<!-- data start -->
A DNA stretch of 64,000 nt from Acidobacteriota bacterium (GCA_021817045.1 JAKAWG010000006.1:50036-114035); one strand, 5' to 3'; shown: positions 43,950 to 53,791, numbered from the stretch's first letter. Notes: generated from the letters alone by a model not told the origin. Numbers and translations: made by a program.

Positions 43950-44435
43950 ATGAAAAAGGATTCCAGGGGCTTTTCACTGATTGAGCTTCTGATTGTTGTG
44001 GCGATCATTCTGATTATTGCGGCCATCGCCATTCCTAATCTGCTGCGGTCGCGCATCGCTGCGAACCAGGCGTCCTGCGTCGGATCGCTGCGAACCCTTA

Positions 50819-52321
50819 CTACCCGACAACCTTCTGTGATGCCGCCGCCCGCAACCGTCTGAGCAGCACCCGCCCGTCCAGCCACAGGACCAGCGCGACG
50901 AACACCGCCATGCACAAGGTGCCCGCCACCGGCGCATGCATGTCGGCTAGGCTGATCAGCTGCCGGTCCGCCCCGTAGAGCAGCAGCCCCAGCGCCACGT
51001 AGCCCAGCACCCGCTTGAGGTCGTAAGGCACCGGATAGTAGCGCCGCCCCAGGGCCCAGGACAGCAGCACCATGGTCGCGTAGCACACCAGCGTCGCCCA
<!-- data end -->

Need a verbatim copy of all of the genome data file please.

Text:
A DNA stretch of 64,000 nt from Acidobacteriota bacterium (GCA_021817045.1 JAKAWG010000006.1:50036-114035); one strand, 5' to 3'; shown: positions 43,950 to 53,791, numbered from the stretch's first letter. Notes: generated from the letters alone by a model not told the origin. Numbers and translations: made by a program.

Positions 43950-44435
43950 ATGAAAAAGGATTCCAGGGGCTTTTCACTGATTGAGCTTCTGATTGTTGTG
44001 GCGATCATTCTGATTATTGCGGCCATCGCCATTCCTAATCTGCTGCGGTCGCGCATCGCTGCGAACCAGGCGTCCTGCGTCGGATCGCTGCGAACCCTTA

Positions 50819-52321
50819 CTACCCGACAACCTTCTGTGATGCCGCCGCCCGCAACCGTCTGAGCAGCACCCGCCCGTCCAGCCACAGGACCAGCGCGACG
50901 AACACCGCCATGCACAAGGTGCCCGCCACCGGCGCATGCATGTCGGCTAGGCTGATCAGCTGCCGGTCCGCCCCGTAGAGCAGCAGCCCCAGCGCCACGT
51001 AGCCCAGCACCCGCTTGAGGTCGTAAGGCACCGGATAGTAGCGCCGCCCCAGGGCCCAGGACAGCAGCACCATGGTCGCGTAGCACACCAGCGTCGCCCA